WeChat blocks Uber accounts — what does it mean?
All official accounts run by Uber, the wildly-popular ride-sharing app, have been banned and removed from WeChat, China’s most popular social messaging service. Uber has had accounts blocked by WeChat before, but it is now completely without a presence on the platform having had its final twelve accounts closed down yesterday, together with other non-Uber owned accounts that nevertheless promote the service. But what does this mean, and why is it significant? Here is a quick guide to the main issues:
What is a WeChat official account, anyway?
WeChat official accounts might be closest in application and functionality to Facebook Company Pages. They operate inside the WeChat app and serve mainly to deliver either company updates or marketing content to people who opt in, by ‘subscribing’ to an official account. Like Facebook Pages, WeChat official accounts offer a ‘call to action’, but the range of possible functions that can be built in is significantly more, with customers able to make food orders, book delivery services, and create documents from straight inside the app, amongst other features.
So, why did Uber get banned?
‘Account violations’ was given as the official explanation for the ban, before extra details began to leak out through a number of sources, such as press reports and personal comments made by Tencent CEO Pony Ma. Taking all the information together, there appears to be two main categories of reasons for the ban:
1) Misuse of accounts — WeChat takes a strict policy against official account holders offering any kind of reward to the public in return for following an account or sharing its content. Uber had WeChat accounts repeatedly blocked last year after offering ride discounts to people who shared their promotions, and it seems like banned ‘incentivization’ has hit them again. In another allegation, Uber has been accused of illegally collecting user information in breach of strict privacy rules.
2) Regulations and certification — China requires companies of a certain size that create and spread content online to register for an Internet Content License. Uber was issued an ICP earlier in the year, but they did not submit it to WeChat. While Uber claims they were not asked for it, WeChat insists that they requested it several times. In at least some of the cases, it appears that city regulations may have had a role to play. Taxi and ride-sharing services, in most cases, require some form of transportation license to operate inside Chinese cities. Uber lacks much of this paperwork, and this has been cited as an additional reason.
Sure, but why did they ‘really’ get banned?
Getting beyond the official reasons crosses over into the area of conjecture, but there certainly may be other incentives at play. WeChat’s parent company, Tencent, is part owner of China’s largest ride-sharing service Didi Kuaidi, and these rides are built firmly into the service (a taxi can be ordered inside WeChat, and paid for with their complimentary payment service WeChat Wallet). Didi Kuaidi is an obvious rival to Uber so Tencent blocking Uber from using WeChat hands the Chinese firm a serious advantage in the ride-sharing wars.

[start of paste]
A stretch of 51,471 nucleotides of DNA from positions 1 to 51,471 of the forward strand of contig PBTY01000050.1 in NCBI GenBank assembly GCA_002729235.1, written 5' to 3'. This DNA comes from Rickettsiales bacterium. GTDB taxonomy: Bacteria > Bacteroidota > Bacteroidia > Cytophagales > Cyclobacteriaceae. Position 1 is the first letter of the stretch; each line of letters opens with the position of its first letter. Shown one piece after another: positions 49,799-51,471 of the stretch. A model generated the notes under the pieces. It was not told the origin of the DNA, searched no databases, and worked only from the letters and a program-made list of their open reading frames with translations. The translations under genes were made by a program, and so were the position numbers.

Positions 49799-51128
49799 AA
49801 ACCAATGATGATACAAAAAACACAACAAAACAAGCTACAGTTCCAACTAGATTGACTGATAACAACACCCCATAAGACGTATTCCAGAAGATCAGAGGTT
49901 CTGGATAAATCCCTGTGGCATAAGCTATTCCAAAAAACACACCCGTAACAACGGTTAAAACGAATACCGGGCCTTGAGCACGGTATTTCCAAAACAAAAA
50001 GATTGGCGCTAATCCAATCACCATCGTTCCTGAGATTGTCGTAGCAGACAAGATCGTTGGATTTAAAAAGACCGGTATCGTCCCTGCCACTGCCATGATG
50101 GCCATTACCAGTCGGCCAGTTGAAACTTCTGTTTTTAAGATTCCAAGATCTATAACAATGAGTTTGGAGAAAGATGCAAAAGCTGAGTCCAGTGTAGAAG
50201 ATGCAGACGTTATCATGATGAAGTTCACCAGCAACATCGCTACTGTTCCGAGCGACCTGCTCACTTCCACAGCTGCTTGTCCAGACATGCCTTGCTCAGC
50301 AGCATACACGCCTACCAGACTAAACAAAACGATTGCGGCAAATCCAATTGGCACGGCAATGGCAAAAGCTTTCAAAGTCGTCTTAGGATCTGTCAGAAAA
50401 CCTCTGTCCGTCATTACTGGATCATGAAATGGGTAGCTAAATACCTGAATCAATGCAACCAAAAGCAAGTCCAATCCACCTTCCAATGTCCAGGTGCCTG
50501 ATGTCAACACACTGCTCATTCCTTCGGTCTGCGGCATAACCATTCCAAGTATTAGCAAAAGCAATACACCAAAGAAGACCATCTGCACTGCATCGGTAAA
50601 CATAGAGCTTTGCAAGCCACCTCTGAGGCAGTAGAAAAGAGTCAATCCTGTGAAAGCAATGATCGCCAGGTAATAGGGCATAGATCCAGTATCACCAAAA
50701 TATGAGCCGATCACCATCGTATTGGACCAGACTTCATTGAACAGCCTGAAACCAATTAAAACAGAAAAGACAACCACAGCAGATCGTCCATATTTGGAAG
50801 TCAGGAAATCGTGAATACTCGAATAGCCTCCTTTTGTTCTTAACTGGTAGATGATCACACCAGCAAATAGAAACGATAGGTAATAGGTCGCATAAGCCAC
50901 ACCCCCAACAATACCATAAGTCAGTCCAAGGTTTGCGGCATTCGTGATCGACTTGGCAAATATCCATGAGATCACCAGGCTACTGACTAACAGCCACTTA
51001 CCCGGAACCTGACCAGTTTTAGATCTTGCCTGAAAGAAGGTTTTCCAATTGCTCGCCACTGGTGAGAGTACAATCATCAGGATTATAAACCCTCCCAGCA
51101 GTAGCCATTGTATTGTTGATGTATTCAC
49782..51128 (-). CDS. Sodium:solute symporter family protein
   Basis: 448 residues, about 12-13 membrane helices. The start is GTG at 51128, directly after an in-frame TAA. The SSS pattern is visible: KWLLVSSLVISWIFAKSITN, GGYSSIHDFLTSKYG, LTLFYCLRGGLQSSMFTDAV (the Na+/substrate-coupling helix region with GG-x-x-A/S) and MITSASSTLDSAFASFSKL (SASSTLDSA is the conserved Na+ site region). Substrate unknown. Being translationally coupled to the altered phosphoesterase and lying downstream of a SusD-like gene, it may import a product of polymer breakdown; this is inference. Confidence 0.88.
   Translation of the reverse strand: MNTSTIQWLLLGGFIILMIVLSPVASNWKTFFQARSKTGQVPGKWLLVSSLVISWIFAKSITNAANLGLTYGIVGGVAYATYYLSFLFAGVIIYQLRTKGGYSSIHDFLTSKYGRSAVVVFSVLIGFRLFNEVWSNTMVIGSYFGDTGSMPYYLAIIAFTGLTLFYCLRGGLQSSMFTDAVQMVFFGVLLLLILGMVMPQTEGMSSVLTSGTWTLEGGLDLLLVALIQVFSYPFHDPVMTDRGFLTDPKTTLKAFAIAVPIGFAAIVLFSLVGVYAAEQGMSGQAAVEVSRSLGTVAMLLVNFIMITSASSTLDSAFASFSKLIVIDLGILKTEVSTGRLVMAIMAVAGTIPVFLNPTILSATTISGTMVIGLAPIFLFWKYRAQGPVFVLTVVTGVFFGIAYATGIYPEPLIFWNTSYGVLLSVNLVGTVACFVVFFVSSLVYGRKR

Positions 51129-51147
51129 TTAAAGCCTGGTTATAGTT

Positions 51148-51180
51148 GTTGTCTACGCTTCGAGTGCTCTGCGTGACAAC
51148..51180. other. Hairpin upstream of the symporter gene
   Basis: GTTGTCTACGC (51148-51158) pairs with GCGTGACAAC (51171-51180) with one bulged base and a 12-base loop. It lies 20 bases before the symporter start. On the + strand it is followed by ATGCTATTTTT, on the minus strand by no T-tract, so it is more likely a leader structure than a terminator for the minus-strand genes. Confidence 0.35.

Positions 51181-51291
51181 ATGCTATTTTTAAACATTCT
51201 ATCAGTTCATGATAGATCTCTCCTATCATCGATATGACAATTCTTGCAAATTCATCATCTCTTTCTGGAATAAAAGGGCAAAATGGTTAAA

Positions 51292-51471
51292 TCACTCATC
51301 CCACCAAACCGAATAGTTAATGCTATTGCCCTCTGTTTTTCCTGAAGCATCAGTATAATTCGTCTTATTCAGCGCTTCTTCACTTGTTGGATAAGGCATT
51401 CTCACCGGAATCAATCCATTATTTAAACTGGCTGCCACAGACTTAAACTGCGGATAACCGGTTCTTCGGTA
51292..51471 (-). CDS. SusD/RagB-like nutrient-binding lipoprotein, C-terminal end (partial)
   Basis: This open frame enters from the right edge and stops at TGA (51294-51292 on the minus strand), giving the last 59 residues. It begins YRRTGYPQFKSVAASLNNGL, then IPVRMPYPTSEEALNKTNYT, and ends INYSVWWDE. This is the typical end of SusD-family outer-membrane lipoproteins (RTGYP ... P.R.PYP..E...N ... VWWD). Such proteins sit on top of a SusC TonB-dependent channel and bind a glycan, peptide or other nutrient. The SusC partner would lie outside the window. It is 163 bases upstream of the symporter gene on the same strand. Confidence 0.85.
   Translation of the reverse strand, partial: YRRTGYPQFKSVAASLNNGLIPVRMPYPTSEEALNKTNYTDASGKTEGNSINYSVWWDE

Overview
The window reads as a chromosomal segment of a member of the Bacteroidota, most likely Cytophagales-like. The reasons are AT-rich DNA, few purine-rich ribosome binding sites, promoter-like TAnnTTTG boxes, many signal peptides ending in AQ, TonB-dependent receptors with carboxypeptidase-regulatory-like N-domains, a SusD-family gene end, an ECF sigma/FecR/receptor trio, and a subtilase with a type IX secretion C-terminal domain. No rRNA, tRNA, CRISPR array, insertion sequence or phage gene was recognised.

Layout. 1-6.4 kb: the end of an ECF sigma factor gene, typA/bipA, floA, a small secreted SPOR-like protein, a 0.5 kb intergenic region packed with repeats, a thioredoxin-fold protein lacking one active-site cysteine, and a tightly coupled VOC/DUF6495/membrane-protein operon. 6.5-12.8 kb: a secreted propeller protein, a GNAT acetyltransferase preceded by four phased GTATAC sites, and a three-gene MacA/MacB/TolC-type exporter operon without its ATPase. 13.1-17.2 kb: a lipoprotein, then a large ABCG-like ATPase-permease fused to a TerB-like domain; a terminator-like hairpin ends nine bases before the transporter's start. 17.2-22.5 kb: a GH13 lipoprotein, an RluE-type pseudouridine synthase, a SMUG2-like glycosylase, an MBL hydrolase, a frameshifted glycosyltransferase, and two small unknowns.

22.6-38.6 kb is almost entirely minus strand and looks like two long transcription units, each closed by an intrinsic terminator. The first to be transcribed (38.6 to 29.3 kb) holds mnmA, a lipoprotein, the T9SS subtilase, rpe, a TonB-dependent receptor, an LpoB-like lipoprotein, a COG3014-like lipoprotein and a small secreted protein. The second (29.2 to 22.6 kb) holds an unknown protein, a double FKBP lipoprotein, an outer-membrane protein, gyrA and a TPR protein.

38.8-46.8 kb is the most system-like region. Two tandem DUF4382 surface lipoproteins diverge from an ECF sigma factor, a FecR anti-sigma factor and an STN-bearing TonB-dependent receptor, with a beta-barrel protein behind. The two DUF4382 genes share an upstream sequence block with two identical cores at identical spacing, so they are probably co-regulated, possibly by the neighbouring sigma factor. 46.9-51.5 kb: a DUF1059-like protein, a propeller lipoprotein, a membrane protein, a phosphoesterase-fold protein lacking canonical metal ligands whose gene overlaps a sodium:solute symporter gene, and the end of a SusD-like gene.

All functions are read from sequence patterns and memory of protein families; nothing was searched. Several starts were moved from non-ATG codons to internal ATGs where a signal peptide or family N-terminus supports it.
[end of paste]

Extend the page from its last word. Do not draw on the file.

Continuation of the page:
Timing may be the key to uncovering any potential hidden motives. When the first Uber accounts began to be shut down back in March 2015, it was immediately following the merger of Tencent and Alibaba’s ride-sharing firms into a single entity. With Didi and Kuaidi having previously been huge domestic rivals, the new company was now free to focus on other contenders for its leadership of the ride-sharing market. The final shutdown of Uber accounts in the last couple of days almost immediately followed the creation of what appears to be a global ‘anti-Uber alliance’ between Didi Kuaidi, Singapore’s GrabTaxi, India’s Ola, and sworn Uber enemy Lyft from Canada.
To add further complexity, Uber appears to be establishing a much broader relationship with Tencent and Alibaba’s domestic rival Baidu. Uber is already built into Baidu’s map application, allowing rides to be ordered straight from the route screen, and has recently added Baidu Wallet as a payment option alongside Alipay and other options. Baidu is very keen to get into the lucrative mobile wallet market but is lagging far behind Alipay and WeChat Wallet. While Tencent is unlikely to be keen to do Alibaba any favors, the entry of a third major mobile payment app into the Chinese market would be dangerous for both companies who are currently locked in a epic struggle to dominate mobile payments.
OK, but why am I reading about it? Is it significant?
It’s very significant for Uber, who is planning to pump over $1 billion into China this year alone. They have identified Asia in general, and specifically China, as a major growth market but must face off against Didi Kuaidi which owns around 78% of the ride-sharing market in the country. WeChat is a social network rivaled only in size by Facebook, with roughly 650 million monthly active users, making it the marketing channel that no company can afford to ignore. With Didi Kuaidi rides already available directly inside WeChat Wallet and the Alipay app already, payment friction for Didi Kuaidi has been reduced to almost zero, making it an ever more attractive option for Chinese riders. If Uber finds itself permanently cut off from effective marketing channels, it will struggle to grow its business beyond its existing clientele.
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